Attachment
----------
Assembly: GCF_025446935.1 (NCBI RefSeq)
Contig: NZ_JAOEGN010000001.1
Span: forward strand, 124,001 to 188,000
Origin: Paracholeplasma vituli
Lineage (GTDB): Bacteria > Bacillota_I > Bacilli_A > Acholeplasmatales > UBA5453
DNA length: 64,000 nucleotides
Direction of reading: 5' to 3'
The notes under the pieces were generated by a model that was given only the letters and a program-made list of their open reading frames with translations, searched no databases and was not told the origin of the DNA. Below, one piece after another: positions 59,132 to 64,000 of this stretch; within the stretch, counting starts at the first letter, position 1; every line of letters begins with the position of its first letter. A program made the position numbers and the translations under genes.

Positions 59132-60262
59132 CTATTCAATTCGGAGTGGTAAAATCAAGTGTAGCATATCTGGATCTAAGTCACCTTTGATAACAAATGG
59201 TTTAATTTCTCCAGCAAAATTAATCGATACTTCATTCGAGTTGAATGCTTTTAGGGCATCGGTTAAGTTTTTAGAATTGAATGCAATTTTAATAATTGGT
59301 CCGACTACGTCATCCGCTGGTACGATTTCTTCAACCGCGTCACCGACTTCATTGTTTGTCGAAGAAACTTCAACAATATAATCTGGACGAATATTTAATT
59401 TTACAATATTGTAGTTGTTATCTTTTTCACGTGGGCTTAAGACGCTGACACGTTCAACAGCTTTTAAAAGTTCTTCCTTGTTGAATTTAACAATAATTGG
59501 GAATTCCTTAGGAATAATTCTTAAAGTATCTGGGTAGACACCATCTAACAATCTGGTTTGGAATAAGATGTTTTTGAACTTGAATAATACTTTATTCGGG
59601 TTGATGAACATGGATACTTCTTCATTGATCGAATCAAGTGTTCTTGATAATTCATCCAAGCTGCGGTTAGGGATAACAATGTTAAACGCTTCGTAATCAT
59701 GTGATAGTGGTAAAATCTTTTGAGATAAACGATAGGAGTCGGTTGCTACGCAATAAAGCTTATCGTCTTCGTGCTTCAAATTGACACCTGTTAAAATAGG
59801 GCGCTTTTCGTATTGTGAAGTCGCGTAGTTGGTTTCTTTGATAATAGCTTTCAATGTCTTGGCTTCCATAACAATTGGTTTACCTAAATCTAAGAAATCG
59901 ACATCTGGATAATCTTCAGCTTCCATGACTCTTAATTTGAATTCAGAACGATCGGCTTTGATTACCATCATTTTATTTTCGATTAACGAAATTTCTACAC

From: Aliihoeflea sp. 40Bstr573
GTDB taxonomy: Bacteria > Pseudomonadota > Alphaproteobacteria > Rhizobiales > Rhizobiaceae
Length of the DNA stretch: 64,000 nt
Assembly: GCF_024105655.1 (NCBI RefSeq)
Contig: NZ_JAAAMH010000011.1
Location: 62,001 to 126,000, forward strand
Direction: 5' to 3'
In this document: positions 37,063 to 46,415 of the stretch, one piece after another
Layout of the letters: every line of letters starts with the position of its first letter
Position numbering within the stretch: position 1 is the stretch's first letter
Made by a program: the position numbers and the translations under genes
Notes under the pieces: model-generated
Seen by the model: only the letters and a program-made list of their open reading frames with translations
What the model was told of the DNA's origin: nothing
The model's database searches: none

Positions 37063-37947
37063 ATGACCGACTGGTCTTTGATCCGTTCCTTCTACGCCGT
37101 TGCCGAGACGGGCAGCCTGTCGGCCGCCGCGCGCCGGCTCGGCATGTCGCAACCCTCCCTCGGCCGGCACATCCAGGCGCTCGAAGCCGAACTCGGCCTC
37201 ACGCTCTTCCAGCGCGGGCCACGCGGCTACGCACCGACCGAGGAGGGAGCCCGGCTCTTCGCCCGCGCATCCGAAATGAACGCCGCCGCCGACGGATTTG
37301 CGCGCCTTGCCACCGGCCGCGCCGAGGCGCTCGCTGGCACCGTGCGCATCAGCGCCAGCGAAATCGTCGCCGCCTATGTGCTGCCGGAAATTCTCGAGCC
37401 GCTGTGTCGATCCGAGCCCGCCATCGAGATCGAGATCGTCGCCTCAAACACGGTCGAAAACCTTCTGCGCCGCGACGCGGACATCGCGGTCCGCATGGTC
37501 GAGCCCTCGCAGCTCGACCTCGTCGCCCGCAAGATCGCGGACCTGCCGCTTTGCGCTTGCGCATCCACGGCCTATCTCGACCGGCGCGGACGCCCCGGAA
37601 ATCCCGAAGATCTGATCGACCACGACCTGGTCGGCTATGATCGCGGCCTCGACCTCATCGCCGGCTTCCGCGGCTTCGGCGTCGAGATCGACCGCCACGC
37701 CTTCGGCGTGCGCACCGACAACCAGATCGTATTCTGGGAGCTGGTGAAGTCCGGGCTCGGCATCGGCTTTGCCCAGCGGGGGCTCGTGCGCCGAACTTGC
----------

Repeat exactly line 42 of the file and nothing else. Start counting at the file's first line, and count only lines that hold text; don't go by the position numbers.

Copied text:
37701 CTTCGGCGTGCGCACCGACAACCAGATCGTATTCTGGGAGCTGGTGAAGTCCGGGCTCGGCATCGGCTTTGCCCAGCGGGGGCTCGTGCGCCGAACTTGC